With one Act in the bag, Act 2 is about to start in the new home of the America's Cup as Valencia plays host for the first time
Just a few weeks before in Marseille, the combination of match racing and fleet racing, along with the more open style ashore for the viewing public, made for an America’s Cup series unlike any other. Now it’s time for the new home of the America’s Cup to demonstrate whether it too can host an event that will capture the public’s attention.
As the show in Valencia prepares to open, there’s clearly been a mountain of effort put into staging the event. While there are still a few areas of ‘work in progress’ around the basin that will stage the shoreside activities, the overall feeling is that the Cup is about to move onto another level once again.
Racing starts tomorrow (Tuesday 5 Oct) and sees two more teams joining the event to make a total of eight. Of the two newcomers, Luna Rossa need no introduction and aim to start where they left off last time, albeit against the top team of the moment, BMW Oracle.
For the plus39 team, their first race will see them in a baptism of fire as they go head to head with the Cup holders Alnghi. A ‘faits accomplis’ you may think. The Italians might have four Olympic medallists in their team including British sailor Iain Percy, but Alinghi have six plus the Auld mug itself. Even so, at this morning’s press conference Brad Butterworth appeared to make a slip of the tongue as he talked about how he saw the next two weeks of racing.
Talking about the boat he said, “Hopefully it will stay in one??[pause]?..spot.”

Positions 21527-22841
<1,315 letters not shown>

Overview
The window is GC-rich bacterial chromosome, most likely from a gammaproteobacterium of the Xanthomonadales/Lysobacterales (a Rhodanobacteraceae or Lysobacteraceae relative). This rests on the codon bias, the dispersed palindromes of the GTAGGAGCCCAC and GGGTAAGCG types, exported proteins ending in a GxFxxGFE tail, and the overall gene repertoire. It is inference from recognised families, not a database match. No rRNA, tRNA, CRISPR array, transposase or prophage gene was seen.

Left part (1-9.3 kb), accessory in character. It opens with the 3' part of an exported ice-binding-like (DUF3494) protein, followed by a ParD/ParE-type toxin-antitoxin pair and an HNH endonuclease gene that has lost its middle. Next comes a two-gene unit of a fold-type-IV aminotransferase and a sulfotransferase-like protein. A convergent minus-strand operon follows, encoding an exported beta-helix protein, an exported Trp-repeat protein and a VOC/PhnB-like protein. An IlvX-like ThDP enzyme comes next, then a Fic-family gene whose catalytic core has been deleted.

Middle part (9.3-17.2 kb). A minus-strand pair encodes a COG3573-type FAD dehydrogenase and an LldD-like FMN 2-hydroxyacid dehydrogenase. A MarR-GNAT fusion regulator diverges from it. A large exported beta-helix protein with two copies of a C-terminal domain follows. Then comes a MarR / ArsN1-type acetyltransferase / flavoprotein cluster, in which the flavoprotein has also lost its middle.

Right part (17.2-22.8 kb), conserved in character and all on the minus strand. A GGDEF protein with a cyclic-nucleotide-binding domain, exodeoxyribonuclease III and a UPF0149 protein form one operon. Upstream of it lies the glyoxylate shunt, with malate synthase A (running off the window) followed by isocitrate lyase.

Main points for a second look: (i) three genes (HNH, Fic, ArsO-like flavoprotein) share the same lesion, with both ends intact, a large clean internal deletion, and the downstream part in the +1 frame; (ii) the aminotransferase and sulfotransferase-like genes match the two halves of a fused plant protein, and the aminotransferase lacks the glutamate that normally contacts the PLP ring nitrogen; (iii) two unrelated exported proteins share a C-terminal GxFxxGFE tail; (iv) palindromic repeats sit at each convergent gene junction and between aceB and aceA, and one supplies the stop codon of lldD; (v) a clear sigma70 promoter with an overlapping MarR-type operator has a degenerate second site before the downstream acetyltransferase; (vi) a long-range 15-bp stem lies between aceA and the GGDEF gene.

Have the Swiss been modifying their boat? Is the legendary tough SUI-64 a more fragile beast for the lighter winds, or was he simply referring to the destructive storm that swept through Marseille at the end of Act 1 laying the Cup winner flat in the process?
If she is a more fragile machine, the forecast for the next few days doesn’t look like pushing the fleet in the same way that it did in Marseille. Light winds developing from the sea breeze that this area is well known for look set to dominate the early stages of the competition.
A less dramatic start to the event would no doubt suit some of the other teams, not least Emirates Team New Zealand who have burned the candle at both ends to be here after NZL-82 was too badly damaged in Marseille to be repaired in time for Act 2. A gentle wind up to the series would be more welcome than the big blast that greeted them in Marseille.
“For a while it was pretty unlikely that we would be able to compete here,” said helmsman Dean Barker. “But after a lot of hard work by Grant Dalton and the shore crew in New Zealand to get NZL 81 ready, and then the assistance we got from ACM which allowed us to be here, it’s been all hands on deck to get the boat ready?and it’s great to actually get out on the water and be out sailing. From the sailing team’s perspective it’s just great we’ll be able to race.”
One other piece of news that emerged over the weekend was not of the boats, but of the budget. In order to fulfil a commitment in the Protocol, AC Management had to publish its accounts for the period ending 30 June 2004. Within this report the total budgeted revenues for the event are forecast at 210 million Euros. Set against the last Cup event when the budget was believed to be in the order of 20 million Euros and the hike in cost that many predicted seems to have been born out. Or is it simply that the Cup event is really is going through it’s biggest transformation? Act 2 should provide some of the answers.
Tuesday 5th October – The first start is scheduled for 13:40
Match 1 ITA 74 Luna Rossa v USA 71 BMW Oracle
Match 2 ITA 59 39 v SUI 64 Alinghi
Match 3 FRA 69 Le Defi v FRA 57 K-Challenge
Match 4 NZL 81 Emirates Team New Zealand v RSA 48 Team Shosholoza
Match 1 FRA 69 Le Defi v RSA 48 Team Shosholoza
Match 2 ITA 74 Luna Rossa v SUI 64 Alinghi
Match 3 ITA 59 39 v USA 71 BMW Oracle
Match 4 FRA 57 K-Challenge v NZL 81 Emirates Team New Zealand